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'Since I went into the field in December last I have commanded an army with a large staff attached to me, which has not been unattended by a very great expense, particularly latterly. About six weeks ago I was sent in here with a garrison, consisting of about half the army and a large staff, and I have not received one shilling more than I did in Fort St. George. The consequence is, that I am ruined. . . . . I should be ashamed of doing any of the dirty things that I am told are done in some of the commands in the Carnatic as I believe I proved sufficiently at Wallajah-Nuggur: but if Government do not consider my situation here, I must either give up the command or submit to be ruined for ever.'


But Mr. Gleig tells us that his emoluments as Commandant of Seringapatam, and afterwards on the removal of General Harris's army, as Civil Superintendent of the district, together with 70007., his share of prize-money, enabled him to repay to his brother the price of his promotion and made him independent. Mr. Gleig adds, this was a great weight taken from his mind;' but on referring to Colonel Wellesley's letter of the 14th June, 1799, to his brother, we find him saying, my share of the prizemoney, amounting in jewels to about 3000 pagodas, and in money to 7000, will enable me to pay the money which you advanced to purchase my Lieutenant-Colonelcy, and that which was borrowed from Captain Stapleton on our joint bond.' The prizemoney, therefore amounted, including jewels and money, to 10,000 pagodas, equal to about 40007. And Mr. Gleig omits to notice Lord Mornington's reply, dated 19th June, 1799, which the present Duke has properly added in a note at page 246 of the first volume of the Supplemental Despatches.'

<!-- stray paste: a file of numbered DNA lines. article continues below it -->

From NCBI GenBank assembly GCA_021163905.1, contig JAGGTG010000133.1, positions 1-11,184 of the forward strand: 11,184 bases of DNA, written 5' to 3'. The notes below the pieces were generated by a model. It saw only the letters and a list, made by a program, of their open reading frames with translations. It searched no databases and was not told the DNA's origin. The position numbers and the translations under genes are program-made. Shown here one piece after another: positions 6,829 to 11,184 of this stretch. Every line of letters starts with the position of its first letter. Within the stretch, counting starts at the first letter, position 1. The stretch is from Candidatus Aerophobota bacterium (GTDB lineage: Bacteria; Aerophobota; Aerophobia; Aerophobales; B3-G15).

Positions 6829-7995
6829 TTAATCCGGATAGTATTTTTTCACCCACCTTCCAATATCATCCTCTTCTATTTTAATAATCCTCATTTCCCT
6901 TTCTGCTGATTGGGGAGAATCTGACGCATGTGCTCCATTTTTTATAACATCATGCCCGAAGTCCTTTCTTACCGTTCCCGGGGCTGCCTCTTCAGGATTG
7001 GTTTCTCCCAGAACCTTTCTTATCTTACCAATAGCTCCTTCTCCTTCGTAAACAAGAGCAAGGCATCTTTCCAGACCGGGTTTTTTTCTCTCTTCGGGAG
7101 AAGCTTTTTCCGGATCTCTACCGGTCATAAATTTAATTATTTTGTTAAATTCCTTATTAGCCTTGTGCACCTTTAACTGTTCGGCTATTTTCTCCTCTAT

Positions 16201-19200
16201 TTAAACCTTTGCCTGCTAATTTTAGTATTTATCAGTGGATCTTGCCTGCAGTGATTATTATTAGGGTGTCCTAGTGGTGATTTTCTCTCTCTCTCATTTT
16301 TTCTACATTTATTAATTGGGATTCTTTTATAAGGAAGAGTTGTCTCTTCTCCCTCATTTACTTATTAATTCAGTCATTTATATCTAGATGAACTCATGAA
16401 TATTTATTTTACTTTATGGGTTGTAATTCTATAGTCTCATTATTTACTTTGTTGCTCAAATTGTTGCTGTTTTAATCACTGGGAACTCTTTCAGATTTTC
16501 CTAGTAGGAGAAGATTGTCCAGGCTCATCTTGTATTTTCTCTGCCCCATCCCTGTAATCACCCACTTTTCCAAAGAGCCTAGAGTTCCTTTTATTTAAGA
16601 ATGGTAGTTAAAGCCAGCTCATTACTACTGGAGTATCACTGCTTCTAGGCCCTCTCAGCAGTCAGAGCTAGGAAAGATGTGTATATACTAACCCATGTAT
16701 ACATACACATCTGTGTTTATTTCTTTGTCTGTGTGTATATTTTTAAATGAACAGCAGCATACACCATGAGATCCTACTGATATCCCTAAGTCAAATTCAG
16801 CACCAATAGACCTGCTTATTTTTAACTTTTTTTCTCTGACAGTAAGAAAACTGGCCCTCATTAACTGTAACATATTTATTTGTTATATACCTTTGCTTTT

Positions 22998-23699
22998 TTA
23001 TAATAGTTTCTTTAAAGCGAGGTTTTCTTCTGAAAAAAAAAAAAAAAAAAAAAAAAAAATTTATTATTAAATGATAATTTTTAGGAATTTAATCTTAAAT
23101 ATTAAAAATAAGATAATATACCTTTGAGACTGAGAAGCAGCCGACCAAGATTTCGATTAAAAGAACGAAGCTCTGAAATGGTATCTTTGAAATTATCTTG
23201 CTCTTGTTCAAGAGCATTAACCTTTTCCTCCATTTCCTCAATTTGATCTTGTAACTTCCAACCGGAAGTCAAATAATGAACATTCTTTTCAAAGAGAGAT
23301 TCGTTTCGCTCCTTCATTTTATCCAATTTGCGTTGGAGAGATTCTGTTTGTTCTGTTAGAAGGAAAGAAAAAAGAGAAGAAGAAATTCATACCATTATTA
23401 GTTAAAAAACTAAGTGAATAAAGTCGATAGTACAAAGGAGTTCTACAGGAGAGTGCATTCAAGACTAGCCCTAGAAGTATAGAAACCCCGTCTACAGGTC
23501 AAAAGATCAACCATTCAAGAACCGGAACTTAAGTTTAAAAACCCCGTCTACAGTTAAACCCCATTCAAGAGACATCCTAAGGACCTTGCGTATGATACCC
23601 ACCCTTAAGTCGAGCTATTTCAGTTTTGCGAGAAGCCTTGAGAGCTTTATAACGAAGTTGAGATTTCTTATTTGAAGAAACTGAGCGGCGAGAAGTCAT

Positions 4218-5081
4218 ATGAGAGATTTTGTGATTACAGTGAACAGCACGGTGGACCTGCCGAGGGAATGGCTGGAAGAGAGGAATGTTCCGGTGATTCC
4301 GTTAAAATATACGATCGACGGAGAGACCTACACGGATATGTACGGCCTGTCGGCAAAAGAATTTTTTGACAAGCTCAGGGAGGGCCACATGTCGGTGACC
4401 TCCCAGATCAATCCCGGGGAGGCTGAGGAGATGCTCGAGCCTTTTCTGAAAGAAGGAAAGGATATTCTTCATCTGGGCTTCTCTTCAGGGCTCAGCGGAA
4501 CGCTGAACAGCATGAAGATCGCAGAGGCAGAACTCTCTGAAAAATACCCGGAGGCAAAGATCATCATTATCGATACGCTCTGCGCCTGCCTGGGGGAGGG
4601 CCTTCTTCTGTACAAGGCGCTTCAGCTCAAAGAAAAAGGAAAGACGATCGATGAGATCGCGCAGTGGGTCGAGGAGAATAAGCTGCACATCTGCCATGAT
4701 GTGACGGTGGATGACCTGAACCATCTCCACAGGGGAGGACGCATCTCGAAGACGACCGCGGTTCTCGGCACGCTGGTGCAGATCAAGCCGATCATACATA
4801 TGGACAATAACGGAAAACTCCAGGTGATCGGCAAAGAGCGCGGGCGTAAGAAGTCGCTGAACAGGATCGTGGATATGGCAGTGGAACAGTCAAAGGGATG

'My dear Arthur, To your letter of the 14th I answer, that no consideration can induce me to accept payment of the sums which I have formerly advanced for you. I am in no want of money, and probably never shall be when I am, it will be time enough to call upon you.'